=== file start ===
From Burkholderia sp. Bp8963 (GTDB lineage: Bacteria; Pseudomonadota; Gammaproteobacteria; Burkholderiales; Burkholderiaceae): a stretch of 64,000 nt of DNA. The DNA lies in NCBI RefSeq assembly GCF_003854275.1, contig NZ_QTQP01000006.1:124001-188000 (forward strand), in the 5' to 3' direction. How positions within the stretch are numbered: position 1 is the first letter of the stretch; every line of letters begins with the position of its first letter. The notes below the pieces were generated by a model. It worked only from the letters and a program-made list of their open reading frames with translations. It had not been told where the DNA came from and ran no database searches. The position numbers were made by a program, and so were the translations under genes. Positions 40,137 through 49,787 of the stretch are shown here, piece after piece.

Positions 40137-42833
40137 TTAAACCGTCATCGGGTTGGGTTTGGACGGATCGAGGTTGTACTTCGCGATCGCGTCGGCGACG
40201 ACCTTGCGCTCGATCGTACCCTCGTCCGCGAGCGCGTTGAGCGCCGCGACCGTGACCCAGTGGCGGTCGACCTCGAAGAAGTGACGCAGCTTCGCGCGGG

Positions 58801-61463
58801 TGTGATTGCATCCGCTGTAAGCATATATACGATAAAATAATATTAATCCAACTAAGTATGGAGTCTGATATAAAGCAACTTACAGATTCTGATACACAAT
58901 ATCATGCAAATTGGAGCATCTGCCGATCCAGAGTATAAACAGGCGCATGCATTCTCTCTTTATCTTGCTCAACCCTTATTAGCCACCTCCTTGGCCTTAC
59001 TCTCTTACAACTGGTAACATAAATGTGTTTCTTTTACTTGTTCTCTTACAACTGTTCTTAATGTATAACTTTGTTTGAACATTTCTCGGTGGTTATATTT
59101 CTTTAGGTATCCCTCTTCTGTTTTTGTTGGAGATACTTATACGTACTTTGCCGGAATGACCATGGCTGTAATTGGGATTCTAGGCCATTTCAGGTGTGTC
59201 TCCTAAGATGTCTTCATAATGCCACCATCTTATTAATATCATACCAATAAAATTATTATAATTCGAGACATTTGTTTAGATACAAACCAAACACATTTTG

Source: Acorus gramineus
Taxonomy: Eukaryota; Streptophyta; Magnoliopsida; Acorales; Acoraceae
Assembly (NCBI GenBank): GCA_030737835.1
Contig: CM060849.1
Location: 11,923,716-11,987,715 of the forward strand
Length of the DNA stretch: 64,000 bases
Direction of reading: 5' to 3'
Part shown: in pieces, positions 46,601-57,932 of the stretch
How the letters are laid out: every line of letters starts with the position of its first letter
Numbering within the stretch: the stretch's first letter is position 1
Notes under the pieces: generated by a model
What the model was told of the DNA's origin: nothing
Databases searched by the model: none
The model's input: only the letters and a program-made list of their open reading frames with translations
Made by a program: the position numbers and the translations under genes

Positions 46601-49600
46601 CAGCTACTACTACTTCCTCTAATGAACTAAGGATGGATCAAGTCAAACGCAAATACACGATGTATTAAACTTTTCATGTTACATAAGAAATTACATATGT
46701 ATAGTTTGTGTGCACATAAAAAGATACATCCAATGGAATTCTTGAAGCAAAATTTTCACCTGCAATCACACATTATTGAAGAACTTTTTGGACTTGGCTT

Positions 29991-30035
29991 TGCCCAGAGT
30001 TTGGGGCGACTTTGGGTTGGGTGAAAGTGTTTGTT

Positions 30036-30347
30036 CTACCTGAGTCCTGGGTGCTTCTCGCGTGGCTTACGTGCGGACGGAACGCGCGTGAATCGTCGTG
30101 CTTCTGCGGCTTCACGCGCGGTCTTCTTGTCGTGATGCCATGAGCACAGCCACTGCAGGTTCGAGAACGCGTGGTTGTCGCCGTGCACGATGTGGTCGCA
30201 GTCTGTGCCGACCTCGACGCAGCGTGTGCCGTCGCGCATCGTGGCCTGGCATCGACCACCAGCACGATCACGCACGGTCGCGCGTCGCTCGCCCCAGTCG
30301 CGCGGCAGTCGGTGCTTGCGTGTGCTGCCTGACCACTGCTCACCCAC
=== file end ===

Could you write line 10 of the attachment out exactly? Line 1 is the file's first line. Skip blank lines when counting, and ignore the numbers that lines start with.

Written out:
59201 TCCTAAGATGTCTTCATAATGCCACCATCTTATTAATATCATACCAATAAAATTATTATAATTCGAGACATTTGTTTAGATACAAACCAAACACATTTTG